Read on to learn more about the search and viewing features and subscription options for the full-text Indian patent database MCPaIRS!
Coverage and Subscription options
MCPaIRS is a subscription-based Indian patent full-text database created by Molecular Connections Ltd. According to the homepage, the database provides XML records of full-text granted Indian patents and patent applications, and legal status information is also included for each document. The database is updated weekly.
According to information provided by a representative from Molecular Connections, McPaIRS offers full-text coverage of over 300,000 Indian patent applications and granted patents. Additional highlights of McPaIRS coverage include:
- Back files of full-text Indian patent data from 2000-2011 for both patent applications and granted patents
- Front files (2012 onwards) updated within 7 working data from the date of publication
- Bibliographic information of Indian patent applications and granted patents from 1981-1999
- Regional (e.g. Hindi) & international (e.g. Chinese) language patents, translated by in-house translators
- English synonyms added to regional terms present in the patent
- Legal status data
- More than 1.7 million drawings in TIFF format
MCPaIRS offers free, basic, regular, and premium subscription models. See this comparison sheet (PDF) for more information about the features for each subscription model. Users can select to sign up for the site (and fill in a request form for trial access) through the “Sign Up” link on the homepage in the upper right corner of the screen beside the “Login” button.
After registering and signing in, McPAIRS can be searched through two different search forms:
- Quick Search – Users can enter keywords or phrases, or users can create more complex queries utilizing field prefixes, Boolean operators, proximity operators, and wild card operators. The Quick Search therefore doubles as both a keyword search form and a command-line interface.
- Advanced Search – This fielded search form allows users to enter keywords or dates in text boxes associated with specific fields. Available fields include title, abstract, full-text, applicant(s), inventor(s), filing date, grant date, priority date, patent number, application number, publication number, and IPC code. Boolean operators may be used within the fielded forms.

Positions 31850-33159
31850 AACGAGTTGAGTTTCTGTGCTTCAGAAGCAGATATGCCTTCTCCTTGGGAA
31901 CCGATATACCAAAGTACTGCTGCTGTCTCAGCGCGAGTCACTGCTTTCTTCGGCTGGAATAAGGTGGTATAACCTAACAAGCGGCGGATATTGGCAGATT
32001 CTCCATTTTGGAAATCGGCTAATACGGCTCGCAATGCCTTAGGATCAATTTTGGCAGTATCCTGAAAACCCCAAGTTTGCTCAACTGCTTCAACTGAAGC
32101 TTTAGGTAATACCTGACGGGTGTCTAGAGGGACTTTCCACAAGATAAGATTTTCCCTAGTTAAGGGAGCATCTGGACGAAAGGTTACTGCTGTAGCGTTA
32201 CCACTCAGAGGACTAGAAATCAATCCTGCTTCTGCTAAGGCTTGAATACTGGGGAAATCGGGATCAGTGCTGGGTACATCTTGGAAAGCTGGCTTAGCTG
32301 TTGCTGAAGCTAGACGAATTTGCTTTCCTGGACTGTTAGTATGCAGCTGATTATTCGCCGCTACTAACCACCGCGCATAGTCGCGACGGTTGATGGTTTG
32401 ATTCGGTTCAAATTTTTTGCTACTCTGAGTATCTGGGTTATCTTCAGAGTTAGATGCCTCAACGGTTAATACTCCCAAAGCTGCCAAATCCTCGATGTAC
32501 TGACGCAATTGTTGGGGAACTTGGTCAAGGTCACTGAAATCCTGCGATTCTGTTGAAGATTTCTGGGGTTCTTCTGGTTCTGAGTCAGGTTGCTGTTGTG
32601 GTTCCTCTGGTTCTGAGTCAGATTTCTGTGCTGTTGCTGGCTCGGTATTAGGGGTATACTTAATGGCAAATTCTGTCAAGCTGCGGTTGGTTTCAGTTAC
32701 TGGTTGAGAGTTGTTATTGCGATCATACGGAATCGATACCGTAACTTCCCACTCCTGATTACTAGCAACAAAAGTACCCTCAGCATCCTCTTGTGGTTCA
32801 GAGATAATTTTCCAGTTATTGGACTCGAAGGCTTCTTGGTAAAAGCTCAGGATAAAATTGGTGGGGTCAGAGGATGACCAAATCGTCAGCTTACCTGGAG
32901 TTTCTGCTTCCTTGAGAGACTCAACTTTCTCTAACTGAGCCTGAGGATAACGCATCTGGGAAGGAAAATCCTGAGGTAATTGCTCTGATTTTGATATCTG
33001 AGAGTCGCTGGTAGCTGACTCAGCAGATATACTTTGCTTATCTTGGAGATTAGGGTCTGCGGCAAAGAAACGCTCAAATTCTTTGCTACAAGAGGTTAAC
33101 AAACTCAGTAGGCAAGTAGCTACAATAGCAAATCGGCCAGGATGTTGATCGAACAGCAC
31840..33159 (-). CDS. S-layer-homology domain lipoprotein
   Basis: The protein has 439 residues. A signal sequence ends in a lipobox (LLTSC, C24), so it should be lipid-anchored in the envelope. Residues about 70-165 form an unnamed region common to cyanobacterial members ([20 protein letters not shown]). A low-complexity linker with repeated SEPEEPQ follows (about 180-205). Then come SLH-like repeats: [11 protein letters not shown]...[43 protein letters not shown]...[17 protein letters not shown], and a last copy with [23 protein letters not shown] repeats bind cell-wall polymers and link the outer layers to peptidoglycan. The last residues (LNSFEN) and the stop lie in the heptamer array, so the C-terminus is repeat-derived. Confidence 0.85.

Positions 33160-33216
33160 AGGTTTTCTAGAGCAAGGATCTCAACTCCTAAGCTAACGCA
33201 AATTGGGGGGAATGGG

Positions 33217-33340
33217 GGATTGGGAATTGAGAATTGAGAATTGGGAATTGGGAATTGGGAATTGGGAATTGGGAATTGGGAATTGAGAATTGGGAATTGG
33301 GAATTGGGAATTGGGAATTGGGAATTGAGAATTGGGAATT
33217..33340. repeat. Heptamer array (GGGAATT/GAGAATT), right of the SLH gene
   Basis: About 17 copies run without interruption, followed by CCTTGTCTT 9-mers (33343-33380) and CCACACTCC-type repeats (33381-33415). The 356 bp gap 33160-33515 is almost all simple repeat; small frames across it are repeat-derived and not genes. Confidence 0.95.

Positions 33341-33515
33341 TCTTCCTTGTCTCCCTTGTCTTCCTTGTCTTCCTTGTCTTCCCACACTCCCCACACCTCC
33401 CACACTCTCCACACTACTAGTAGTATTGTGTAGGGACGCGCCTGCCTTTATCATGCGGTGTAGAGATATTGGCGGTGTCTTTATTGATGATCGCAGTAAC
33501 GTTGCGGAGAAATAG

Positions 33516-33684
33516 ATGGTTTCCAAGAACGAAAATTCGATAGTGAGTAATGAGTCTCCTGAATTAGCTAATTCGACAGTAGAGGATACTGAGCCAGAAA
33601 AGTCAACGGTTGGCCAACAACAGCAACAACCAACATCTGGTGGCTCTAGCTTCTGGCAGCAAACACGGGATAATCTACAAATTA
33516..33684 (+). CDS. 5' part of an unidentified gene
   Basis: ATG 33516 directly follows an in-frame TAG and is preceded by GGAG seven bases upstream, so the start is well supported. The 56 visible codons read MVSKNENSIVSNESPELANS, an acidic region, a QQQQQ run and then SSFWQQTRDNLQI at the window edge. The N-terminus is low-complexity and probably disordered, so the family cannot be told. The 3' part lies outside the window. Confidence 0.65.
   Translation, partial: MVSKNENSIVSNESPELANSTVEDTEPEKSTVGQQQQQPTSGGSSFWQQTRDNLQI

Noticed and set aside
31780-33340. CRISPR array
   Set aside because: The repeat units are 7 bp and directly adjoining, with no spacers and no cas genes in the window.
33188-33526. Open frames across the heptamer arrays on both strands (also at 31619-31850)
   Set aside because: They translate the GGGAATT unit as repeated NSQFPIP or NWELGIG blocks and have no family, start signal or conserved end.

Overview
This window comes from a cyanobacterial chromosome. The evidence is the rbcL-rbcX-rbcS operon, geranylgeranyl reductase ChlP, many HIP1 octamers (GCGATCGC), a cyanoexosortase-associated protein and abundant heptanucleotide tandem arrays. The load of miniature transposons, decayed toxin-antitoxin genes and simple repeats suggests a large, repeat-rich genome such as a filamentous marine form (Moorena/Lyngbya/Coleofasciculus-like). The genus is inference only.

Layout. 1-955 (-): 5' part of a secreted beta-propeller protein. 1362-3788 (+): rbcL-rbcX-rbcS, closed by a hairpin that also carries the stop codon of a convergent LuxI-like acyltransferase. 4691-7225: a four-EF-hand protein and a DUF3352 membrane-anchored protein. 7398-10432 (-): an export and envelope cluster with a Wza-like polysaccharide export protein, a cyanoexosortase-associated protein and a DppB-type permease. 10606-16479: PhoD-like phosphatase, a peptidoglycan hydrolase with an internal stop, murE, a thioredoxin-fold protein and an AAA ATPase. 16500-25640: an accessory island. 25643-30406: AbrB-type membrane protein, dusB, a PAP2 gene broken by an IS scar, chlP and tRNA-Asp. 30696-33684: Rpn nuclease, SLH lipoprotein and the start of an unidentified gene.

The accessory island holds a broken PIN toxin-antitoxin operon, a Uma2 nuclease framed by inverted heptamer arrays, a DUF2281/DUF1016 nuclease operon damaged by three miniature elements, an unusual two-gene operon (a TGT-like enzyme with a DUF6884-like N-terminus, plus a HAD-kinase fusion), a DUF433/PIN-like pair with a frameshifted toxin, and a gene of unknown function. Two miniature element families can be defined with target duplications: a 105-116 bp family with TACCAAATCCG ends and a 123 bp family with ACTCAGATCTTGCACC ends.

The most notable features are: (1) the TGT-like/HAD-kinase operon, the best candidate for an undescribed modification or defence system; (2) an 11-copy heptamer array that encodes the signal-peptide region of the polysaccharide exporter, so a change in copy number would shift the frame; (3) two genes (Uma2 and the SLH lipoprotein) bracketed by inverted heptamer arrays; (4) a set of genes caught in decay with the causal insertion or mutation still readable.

Results will display with query details and number of results included above the results list. Keywords are highlighted in the results list, and the title, application/patent numbers, applicants, inventors, and an abstract are listed for each result. From the results page, users can:
- Filter results by year
- Select individual or multiple results via check box to be exported (CSV or HTML format)
- Select to order individual results
- Select the result title to load the full-text page
- Select to view the legal status for individual results
The full-text record includes bibliographic data, any available drawing, the legal status, claims, the complete specification, and the option to download the record in PDF, XML, HTML, CSV, or IMG formats. A side menu on the full record screen allows the user to skip to specific sections of the record.
The user interface on the MCPaIRS portal appears very simple to use, with either a fielded search form or the option to enter keywords into a quick search form. Users also have the option to create more complex queries through the quick search form using field prefixes, Boolean operators, proximity operators, and wild card operators. MCPaIRS may be a cheaper alternative to large patent systems that contain Indian full-text collections, especially if users are only looking for access to Indian patent documents. I’d definitely recommend first getting a free trial to MCPaIRS to test the coverage of the system and identify any possible gaps in full-text or bibliographic coverage. Professional patent searchers will always carefully analyze the coverage of potential search systems in order to identify the best resources for a particular prior art search.
Do you know of any other full-text databases for Indian patent documents? Let us know in the comments!
This post was contributed by Joelle Mornini. The Intellogist blog is provided for free by Intellogist’s parent company Landon IP, a major provider of patent searches, trademark searches, technical translations, and information retrieval services.